|Radishes||6||:/||Was it only six weeks?! Maybe I’d feel better if there’d been more spicy round top radishes. Those French breakfast ones were horrible.|
|Radishes, Daikon||2||:)||Nice for a change!|
|Scallions||4||:)||Again… same as green onions? No?|
|Spinach||1||:(||Boo to the lack of spinach love. I would love baby spinach in the spring greens mix.|
|Squash (crookneck)||2||:)||Together with the zucchini, this was a really nice balance of summer squash.|
|Squash (winter)||4||:)||Nice variety! One each of buttercup, butternut, delicata and spaghetti.|
|Tomatoes||6||:)||Could do with more (no cherry/grape?) but this was good too.|
|Turnip||1||:(||We also got a week with just the greens. Turnips should be a more than once-per-season veggie!|
|Zucchini||4||:)||Three weeks of green and one of yellow. Very nice.|
|Herbs — offered for nearly three quarters of the season!|
|Basil||3||:)||Pretty sure I can never have too much basil.|
|Chives||1||:(||Chives grow like weeds! Bring on more chives!|
|Oregano||3||:)||One of these was “choose your herb”|
|Parsley||3||:)||This definitely increased our tabouleh consumption over the summer!|
|Sage||1||:)||A “choose your herb” selection|
|Lemon Thyme||3||:)||Once flowering! Twice I chose this.|
|I have to say that I loved the “choose your own [herb] adventure” thing — what a great way of offering variety!|
|Fun surprises — almost one every other week!|
|Broccoli||1||:)||I wouldn’t complain if we got more, but I know how much work these are.|
|(Lemon) Cucumber||1||:)||A lovely surprise!|
|Dried Turtle Beans||1||:)||I would love to see a bigger variety of beans, but love MORE to get enough beans to make a decent-sized portion|
|Fennel||1||:)||Totally made my week!|
|Garlic Bulbs||2||:)||Nice, but not necessary.|
|Green onion bulb||1||:)||Very educational.|
|Pumpkin||1||:)||A lovely end to the season.|
|Watermelon||1||:)||Yeah!! If anything, I’d love to see more melons in our shares.|
Keep in mind that this is just what was included in the share. It is immeasurably convenient to pick up your share in the Farm Store where, for example, if you want to buy cheap tomatoes by the quart for canning at the height of tomato season… you can! Better still, the store, aside from carrying mostly the same veggies we got in the shares, also carries local honey, fair trade coffee *, as well as their own eggs and poultry!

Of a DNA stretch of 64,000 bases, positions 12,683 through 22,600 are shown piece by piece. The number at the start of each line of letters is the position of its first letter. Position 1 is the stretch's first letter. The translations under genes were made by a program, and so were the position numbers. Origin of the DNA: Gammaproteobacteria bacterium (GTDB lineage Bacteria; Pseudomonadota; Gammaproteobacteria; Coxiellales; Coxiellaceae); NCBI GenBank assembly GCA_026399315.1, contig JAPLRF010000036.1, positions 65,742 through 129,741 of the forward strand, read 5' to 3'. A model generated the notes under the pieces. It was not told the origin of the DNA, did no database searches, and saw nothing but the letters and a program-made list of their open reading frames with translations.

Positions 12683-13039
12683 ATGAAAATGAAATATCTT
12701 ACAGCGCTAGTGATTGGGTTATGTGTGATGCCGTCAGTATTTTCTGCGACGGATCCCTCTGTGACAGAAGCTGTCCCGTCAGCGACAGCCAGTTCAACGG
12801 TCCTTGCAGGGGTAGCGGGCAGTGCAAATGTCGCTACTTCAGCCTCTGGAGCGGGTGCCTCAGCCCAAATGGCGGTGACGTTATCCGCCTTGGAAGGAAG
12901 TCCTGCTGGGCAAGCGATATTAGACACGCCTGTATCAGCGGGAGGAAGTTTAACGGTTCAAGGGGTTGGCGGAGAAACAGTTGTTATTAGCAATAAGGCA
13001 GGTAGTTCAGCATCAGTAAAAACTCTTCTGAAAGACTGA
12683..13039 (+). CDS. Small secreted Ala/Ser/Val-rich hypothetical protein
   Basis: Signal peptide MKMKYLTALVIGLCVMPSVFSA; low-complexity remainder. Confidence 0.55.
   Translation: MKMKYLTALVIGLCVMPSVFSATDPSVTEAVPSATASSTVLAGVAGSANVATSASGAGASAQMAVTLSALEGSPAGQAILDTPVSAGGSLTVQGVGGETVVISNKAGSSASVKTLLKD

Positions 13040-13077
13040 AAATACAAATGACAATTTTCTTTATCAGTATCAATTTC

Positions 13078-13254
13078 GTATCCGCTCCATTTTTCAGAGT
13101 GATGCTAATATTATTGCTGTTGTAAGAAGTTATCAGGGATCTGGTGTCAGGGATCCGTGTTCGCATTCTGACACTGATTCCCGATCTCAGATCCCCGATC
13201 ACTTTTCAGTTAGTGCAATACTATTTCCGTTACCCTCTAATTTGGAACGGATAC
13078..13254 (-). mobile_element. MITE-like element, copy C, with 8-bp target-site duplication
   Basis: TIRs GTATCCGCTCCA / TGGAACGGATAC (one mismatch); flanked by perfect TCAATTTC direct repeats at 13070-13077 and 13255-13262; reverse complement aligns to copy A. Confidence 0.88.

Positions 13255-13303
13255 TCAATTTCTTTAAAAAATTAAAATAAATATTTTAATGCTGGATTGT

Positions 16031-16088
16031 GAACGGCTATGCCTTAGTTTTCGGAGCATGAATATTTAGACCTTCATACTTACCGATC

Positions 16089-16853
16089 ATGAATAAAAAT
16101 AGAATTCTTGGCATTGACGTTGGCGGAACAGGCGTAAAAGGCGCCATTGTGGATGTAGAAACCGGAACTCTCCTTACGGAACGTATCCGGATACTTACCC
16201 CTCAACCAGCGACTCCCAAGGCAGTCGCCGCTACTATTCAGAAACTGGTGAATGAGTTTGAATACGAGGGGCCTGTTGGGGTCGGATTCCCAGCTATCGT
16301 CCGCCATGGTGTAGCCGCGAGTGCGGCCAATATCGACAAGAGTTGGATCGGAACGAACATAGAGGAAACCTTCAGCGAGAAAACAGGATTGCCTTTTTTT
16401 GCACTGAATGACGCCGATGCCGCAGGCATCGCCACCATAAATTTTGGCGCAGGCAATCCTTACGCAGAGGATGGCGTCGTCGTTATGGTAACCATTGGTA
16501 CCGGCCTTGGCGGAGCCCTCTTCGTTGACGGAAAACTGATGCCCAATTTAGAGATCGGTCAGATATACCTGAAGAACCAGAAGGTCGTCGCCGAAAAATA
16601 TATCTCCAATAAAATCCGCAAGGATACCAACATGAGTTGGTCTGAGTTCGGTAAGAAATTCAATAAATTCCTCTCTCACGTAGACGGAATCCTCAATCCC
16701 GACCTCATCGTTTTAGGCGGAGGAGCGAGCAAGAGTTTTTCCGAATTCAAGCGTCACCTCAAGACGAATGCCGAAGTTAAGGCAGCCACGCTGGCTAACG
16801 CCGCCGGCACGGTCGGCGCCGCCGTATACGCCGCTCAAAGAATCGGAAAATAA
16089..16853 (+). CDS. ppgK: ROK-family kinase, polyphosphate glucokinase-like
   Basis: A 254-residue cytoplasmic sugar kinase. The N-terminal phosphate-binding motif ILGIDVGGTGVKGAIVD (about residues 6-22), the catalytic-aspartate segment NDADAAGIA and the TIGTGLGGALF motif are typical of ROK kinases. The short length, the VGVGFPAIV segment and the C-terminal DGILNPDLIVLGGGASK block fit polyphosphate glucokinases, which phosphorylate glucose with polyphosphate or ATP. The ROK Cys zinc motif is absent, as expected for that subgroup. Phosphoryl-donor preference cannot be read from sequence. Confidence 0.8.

* Although Chris picked some up for us, The Boy has yet to try his. I’d report back but not being a coffee drinker, you probably want to wait on The Boy for the verdict here. I will say that the package has a dude on it who bears a great resemblance to Chris though…
Okay, maybe Joel looks a little more mellow in that particular comparison.
Overall, I have to say I am ridiculously happy with this farm. Surprisingly, The Boy also thought it worked out really well and, as we’ve noted, we’re already signed up for next year. Chances are good that we’ll sign up for the fall extension too. What is it about this farm specifically that fills my little heart with glee?
1 – Weekly emails.
I’ve said it before, and I can’t stress it enough. Communication matters. Aside from the (timely!) weekly emails detailing what work the farm is focusing on that week, and what’s included in the weekly box, I have to say that Farmer David is super-prompt in replying to email, and even sent me a note to thank me for signing up again. I appreciate that this farm wants to organize group events (like the pot-luck) and next year, I will totally try to organize a “drive in” movie night with them.